clone a setup for multiple systems and of course a password is still
required. Also, the script, if created, will only be readable by the
user who created it.

The GUI setup will be (possible) be organized into four sections:
Login, Model, Controller, and View. Each of these sections can also
have sub-sections.

CatalystX::Installer can be used for more than just installation; it
can also be used to reconfigure an application that has already been
installed. For example, if the user were to run myapp_setup.pl again,
they could change the options they set up the first time.
myapp_setup.pl would then save a backup copy of the original
configuration file(s), and create new ones with the new options[4].

There are of course some uncertainties for this application. One of
the main foreseeable problems for this application will be making the
GUI generic enough where works for all programs, but not so generic
that user or developer(s) needs to do a lot of customizations  in
order to satisfactorily setup the program.

[1] Some things that can be configured in the GUI setup include the following:
    plugins to load
    include file
    include paths
    database location(if exists)
    database schema
    Configuration for other types of models
    SQL commands
    Engine(mod_perl, fastcgi, ect)
    Extra configuration(any other editing of configuration files)

[2] The final code will most likely be much different and much more
refined. This example is just  to give the reader a basic idea of

[3] Should script/myapp_setup.pl exist in a PAR archive in order to
prevent the problem of the script not running because of missing

[4] Should script/myapp_setup.pl always run through the installation
scripts (Module::ScanDeps, perl Makefile.PL, make, make test, make
install) every time the program runs, or should it just do it during
its first run and at the user's request? Perhaps the script could be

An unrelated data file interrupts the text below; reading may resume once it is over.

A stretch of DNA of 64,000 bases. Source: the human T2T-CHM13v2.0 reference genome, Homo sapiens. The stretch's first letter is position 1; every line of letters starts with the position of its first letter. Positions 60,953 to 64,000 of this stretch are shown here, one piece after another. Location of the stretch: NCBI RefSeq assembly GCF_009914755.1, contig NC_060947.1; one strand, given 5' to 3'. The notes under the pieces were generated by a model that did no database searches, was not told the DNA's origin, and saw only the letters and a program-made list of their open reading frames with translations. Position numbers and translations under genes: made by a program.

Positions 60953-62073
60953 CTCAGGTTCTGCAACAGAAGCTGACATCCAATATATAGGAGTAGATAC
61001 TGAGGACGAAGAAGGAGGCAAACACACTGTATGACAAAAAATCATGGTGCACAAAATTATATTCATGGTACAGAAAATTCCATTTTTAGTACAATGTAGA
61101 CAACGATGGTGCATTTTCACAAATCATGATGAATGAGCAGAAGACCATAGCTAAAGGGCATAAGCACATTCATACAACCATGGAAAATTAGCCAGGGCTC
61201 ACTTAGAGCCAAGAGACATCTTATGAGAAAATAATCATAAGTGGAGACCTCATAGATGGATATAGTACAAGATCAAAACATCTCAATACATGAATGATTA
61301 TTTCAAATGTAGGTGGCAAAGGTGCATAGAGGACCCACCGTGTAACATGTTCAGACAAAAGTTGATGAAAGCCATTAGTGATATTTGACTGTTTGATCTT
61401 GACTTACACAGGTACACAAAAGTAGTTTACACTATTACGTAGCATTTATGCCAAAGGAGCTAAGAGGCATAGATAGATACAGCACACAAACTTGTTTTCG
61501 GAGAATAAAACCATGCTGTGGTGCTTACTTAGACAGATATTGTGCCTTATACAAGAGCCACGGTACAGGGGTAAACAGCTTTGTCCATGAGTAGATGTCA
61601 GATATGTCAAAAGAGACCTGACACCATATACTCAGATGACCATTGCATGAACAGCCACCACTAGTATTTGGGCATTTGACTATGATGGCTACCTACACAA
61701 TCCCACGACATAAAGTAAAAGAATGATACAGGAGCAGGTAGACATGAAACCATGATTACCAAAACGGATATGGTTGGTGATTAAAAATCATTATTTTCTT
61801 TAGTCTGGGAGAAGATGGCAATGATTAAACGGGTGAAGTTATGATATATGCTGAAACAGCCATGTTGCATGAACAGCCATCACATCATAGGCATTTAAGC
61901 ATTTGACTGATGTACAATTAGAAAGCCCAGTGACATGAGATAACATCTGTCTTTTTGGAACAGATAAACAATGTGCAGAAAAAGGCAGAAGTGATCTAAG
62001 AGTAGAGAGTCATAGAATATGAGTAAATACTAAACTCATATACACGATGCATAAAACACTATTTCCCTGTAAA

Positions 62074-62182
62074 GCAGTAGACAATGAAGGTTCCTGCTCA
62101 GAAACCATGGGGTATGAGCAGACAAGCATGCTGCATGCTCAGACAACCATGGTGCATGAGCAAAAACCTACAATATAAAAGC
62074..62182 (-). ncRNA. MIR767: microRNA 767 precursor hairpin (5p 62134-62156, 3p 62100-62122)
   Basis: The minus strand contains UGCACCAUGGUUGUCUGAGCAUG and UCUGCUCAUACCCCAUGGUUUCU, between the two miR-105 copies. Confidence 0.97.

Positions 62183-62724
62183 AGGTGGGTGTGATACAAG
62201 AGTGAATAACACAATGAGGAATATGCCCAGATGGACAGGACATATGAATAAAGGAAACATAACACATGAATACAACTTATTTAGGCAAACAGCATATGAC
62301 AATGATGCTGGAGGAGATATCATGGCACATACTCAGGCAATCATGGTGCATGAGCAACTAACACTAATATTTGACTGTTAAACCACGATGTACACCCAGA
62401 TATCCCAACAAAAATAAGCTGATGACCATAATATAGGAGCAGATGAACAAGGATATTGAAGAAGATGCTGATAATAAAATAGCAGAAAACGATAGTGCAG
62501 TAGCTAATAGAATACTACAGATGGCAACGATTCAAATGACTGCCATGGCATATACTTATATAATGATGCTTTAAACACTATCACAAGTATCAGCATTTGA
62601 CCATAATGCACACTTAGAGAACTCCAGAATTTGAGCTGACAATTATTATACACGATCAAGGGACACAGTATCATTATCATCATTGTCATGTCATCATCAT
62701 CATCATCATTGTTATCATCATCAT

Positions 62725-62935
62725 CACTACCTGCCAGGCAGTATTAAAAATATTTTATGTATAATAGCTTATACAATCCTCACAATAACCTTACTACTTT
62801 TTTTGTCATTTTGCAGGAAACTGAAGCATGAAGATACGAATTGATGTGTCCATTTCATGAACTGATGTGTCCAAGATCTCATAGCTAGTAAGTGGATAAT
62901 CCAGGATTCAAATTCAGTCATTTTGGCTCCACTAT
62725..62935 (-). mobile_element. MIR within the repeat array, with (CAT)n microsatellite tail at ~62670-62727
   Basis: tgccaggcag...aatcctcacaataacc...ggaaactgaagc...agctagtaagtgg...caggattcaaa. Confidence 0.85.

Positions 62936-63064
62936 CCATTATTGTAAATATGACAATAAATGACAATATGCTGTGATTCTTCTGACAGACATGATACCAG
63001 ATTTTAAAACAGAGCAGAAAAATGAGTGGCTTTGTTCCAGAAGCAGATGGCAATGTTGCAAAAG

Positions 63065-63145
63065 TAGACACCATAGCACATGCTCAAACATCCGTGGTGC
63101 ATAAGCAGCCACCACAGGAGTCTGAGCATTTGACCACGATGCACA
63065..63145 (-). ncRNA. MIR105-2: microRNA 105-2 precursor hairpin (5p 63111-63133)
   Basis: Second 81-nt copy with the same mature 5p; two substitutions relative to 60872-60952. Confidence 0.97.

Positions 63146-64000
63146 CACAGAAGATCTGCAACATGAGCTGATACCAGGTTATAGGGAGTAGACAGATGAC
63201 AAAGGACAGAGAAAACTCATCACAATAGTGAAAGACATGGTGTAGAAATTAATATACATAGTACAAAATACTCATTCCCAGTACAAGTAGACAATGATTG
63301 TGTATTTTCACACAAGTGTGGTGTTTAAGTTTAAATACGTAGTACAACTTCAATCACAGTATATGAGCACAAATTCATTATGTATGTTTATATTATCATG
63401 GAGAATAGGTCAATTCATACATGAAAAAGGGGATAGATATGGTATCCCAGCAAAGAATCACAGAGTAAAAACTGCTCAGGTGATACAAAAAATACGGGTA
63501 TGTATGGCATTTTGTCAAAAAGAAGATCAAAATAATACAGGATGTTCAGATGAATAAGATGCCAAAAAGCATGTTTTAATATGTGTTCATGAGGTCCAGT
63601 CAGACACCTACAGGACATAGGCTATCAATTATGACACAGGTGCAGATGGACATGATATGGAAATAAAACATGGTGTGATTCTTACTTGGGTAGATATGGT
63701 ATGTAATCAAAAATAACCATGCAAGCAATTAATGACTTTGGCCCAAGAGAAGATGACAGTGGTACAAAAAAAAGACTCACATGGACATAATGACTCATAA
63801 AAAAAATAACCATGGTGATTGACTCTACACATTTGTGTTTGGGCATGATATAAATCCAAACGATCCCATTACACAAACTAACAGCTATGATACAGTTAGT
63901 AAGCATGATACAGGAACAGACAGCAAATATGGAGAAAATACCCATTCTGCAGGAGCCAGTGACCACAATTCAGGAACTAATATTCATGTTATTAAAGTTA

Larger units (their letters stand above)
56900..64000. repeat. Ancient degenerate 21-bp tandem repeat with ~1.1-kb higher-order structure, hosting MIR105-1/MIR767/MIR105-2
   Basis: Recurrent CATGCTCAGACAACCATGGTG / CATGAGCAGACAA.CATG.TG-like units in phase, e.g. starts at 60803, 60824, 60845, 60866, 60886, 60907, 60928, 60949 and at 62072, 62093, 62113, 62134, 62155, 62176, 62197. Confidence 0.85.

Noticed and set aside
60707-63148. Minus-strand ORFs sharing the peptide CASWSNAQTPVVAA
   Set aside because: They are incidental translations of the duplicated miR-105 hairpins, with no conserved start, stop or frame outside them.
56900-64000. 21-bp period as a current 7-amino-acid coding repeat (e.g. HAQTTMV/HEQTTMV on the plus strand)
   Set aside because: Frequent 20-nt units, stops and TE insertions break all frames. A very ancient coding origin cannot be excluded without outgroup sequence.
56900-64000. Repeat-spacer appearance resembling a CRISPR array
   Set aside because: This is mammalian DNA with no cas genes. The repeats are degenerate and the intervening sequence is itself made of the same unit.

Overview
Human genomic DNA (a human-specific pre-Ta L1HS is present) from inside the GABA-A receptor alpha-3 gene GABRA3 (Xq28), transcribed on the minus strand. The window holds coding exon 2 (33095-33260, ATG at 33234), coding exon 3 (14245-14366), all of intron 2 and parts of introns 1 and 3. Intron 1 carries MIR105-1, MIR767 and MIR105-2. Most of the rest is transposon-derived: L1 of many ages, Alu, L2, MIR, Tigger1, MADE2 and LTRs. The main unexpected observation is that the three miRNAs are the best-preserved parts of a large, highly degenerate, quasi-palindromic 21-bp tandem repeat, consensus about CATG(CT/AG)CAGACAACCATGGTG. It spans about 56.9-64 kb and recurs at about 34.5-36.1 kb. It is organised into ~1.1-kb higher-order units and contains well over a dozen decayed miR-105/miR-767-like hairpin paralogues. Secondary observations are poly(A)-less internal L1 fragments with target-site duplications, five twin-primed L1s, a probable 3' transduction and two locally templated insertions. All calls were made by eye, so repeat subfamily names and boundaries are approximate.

split into two parts: one of which runs through the installation
scripts, and the other containing the server with the GUI forms where
the user enters the rest of  the setup information.

On Wed, May 14, 2008 at 4:21 AM, Kieren Diment <diment at gmail.com> wrote:
> On 14 May 2008, at 18:43, Andreas Marienborg wrote:
>> I would say that making sure the deps are correct would not be the job of
>> CatalystX::Installer, but the developer of the app.
> Yes, but it's useful ^W essential to let the dev team know when they've
> stuffed up.
>> What I hope CatalystX::Installer will be, is something that I can use in
>> my apps to make them easier to set up for people installing the app.
>> This for me includes:
>> - dependency handling
>> any deps the app needs, that isn't available, or the wrong version should
>> be installed / helped installed. For instance, a debian user might want
>> suggestions for debian packages to install (quite large scope :p) For me it
>> should not infer deps automaticly at this time, that the developer should do
>> before releasing his app.
> yep, local:lib or par i'm not sure which.  Someone else can answer this one.
>> - app configuration
>> Databases, paths, etc. This needs to be very customizable/pluggable. For
>> instance in easycms2, I have a config setting for what resizes to make of
>> pictures. It would be classy if I could easily map this to some webform
>> using CatalystX::Installer :p
> +1
>> - schema deployment / upgrades
>> Deploy or upgrade the given database-configuration. This sort of infers
>> that the CatalystX::Installer also can be used for upgrades :p
> hmm, scope creep
>> - example configurations
>> For apache, lighty, nginx, perlbal(?), http-server, fastcgi etc.
>> Perhaps it could even go as far as trying to put config under the propper
>> /etc/apache/conf-enabled or whatever (this becomes distro-specific, and
>> probably needs to be pluggable)
> yep, sounds fine for a prototype
>> - Running tests.
>> This I think is a cool idea, to optionally run tests against the finished
>> setup. The author should perhaps specify which tests to run
> and the name of the server to run them against.
>> - andreas
> Thanks for the input.